MATTER OF WEISS

Docket No. 2016-387/A.

2017 NY Slip Op 31458(U)

Probate Proceeding, Will of RALPH B. WEISS, Deceased.

Surrogate's Court, New York County.


NORA S. ANDERSON, Judge.

In this probate proceeding are two motions brought by paternal first cousins of the decedent: (1) Carl Hauser asks the court to set aside his waiver and consent to probate, and (2) both Hauser and Elaine Solomon seek to compel the testimony of the nominated executor and sole beneficiary of the propounded instrument (SCPA 1404).

Ralph Weiss died on December 8, 2015, leaving no known relatives other than the above movants. In the propounded instrument, dated June 7, 2014, Ralph's entire estate passes to Christine Yost, a non-relative. Proponent Stephen Lustig, the nominated executor, opposes both motions.

Motion to vacate Hauser's waiver and consent

On January 25, 2016, Hauser executed a waiver and consent to probate ("waiver") which was filed with the court shortly thereafter. He now asks the court to set aside his waiver so that he may conduct SCPA 1404 discovery and file objections.

Proponent's attorney sent Hauser a waiver form, along with a copy of the propounded instrument. Hauser states that he signed the waiver without the advice of independent counsel and without understanding its legal ramifications. He alleges that had he known that he would be foreclosed from conducting pre-objection discovery, he would not have executed the waiver.

An instrument containing a waiver and consent to probate should not be set aside lightly. The party seeking its annulment must make a showing of good cause, that is, excusable circumstances such as fraud, collusion, mistake, or accident. He must also demonstrate a reasonable probability of success, and that the parties can be returned to the status quo (Matter of Frutiger, 29 N.Y.2d 143 [1971]; CPLR 5015[a]). The Court of Appeals in Frutiger indicated that a more relaxed standard of good cause might apply in cases where the probate decree had not issued and where upholding the waiver would promote injustice (id. at 150; see Matter of Morse, NYLJ, May 19, 1998, at 25, col 5 [Sur Ct, New York County]).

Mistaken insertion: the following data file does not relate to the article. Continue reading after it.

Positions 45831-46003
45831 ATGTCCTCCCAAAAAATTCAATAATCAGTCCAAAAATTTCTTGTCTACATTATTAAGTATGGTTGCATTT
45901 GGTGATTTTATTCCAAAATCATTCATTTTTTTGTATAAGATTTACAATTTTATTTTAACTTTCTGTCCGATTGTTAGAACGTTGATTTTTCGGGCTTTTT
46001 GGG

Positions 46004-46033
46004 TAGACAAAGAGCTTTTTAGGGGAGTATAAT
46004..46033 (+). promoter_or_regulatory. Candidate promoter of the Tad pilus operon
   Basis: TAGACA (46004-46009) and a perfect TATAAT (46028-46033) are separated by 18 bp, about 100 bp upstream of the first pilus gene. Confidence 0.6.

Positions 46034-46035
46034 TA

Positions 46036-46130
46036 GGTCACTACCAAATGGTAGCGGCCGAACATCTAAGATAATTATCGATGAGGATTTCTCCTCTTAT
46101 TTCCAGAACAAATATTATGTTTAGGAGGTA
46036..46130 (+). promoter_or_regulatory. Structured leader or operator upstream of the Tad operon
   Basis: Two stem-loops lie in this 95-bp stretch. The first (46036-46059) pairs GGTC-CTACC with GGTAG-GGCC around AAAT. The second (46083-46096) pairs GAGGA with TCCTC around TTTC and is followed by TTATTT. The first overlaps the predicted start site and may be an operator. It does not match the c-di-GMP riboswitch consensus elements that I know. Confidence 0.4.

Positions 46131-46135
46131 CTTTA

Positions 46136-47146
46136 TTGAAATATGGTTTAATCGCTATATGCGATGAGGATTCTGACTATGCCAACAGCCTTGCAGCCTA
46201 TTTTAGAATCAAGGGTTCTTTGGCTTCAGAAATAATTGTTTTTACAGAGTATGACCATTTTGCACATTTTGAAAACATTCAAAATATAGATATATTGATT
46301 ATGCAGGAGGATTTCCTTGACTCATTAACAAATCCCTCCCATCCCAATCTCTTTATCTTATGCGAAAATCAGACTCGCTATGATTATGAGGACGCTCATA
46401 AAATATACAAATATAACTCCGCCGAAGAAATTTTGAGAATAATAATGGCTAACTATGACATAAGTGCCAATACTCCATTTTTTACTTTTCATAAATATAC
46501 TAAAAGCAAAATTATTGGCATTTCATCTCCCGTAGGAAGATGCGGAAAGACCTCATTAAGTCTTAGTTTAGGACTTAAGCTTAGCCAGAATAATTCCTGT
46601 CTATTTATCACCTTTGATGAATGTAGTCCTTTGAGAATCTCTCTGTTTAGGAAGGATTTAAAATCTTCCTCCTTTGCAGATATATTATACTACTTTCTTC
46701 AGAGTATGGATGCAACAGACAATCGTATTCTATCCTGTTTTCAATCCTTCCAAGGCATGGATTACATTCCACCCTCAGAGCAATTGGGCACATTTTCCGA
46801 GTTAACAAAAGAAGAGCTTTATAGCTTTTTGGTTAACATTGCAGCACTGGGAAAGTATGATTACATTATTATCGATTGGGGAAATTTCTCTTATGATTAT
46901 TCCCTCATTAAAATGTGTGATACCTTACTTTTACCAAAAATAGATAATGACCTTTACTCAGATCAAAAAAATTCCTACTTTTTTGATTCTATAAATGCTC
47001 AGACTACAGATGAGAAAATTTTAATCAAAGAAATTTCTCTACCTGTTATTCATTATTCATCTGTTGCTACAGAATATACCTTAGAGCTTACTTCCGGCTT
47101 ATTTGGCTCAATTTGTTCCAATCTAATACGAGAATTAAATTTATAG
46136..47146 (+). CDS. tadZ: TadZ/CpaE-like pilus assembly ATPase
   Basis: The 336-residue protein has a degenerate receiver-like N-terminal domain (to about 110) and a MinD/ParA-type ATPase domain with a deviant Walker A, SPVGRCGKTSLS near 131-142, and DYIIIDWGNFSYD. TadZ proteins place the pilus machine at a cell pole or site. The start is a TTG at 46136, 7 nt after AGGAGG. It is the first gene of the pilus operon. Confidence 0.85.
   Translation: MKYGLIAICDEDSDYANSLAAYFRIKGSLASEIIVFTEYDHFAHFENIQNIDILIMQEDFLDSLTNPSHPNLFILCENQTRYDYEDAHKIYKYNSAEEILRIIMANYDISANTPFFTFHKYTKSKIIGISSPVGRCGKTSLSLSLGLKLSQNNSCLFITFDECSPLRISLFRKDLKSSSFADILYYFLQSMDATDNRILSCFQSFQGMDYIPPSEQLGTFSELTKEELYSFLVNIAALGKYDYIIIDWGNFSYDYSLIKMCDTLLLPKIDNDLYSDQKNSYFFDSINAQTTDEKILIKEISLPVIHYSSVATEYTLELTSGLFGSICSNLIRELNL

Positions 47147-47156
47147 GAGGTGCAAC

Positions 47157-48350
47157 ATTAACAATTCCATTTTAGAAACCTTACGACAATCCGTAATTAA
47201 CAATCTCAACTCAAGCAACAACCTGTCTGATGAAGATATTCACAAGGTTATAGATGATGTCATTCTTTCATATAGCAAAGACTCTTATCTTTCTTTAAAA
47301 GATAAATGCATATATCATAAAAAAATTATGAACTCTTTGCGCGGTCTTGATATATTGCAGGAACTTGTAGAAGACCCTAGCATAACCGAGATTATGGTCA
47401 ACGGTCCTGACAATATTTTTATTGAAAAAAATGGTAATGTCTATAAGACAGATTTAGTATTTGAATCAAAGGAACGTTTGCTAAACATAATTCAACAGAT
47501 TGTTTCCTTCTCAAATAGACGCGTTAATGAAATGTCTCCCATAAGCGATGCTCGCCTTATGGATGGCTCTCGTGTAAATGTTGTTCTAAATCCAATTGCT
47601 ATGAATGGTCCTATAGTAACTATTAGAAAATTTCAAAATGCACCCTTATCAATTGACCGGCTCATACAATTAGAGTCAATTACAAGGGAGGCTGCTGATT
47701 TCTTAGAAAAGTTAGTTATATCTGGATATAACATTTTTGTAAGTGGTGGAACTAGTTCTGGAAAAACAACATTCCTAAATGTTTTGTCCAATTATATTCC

The fact that Hauser did not seek legal guidance before signing the waiver does not, by itself, warrant setting aside the waiver (Matter of Anderson, 22 Misc.2d 662 [Sur Ct, Suffolk County 1960]). A party is charged with knowledge of the contents of a waiver as well as its legal effects (id. at 363; Matter of Hall, 185 A.D.2d 322 [2d Dept 1992]; Matter of Wright, 271 A.D.2d 201 [1st Dept 2000]). Failing to understand or appreciate the significance of the waiver does not constitute sufficient cause to permit its withdrawal (Matter of Coccia, 59 A.D.2d 716 [2d Dept 2009]; Matter of Hall at 323). Moreover, although proponent's attorney had no obligation to explain the waiver to Hauser (Matter of Anderson at 663; Matter of Martucci, NYLJ, Sept. 10, 2004, at 17, col 2 [Sur Ct, Suffolk County]), he nonetheless included a letter with the waiver form which clearly set forth the significance and consequences of the instrument: "You alone possess a right to contest the will. However, this does not mean you must contest the wills [sic]. Please examine the wills [sic] enclosed. If you have no objection to the probate of these instruments [sic], please sign the enclosed Waiver. . .". Lastly, Hauser does not allege that he suffered from a disability when he executed the waiver, nor does he submit evidence that the waiver was procured by fraud or misrepresentation.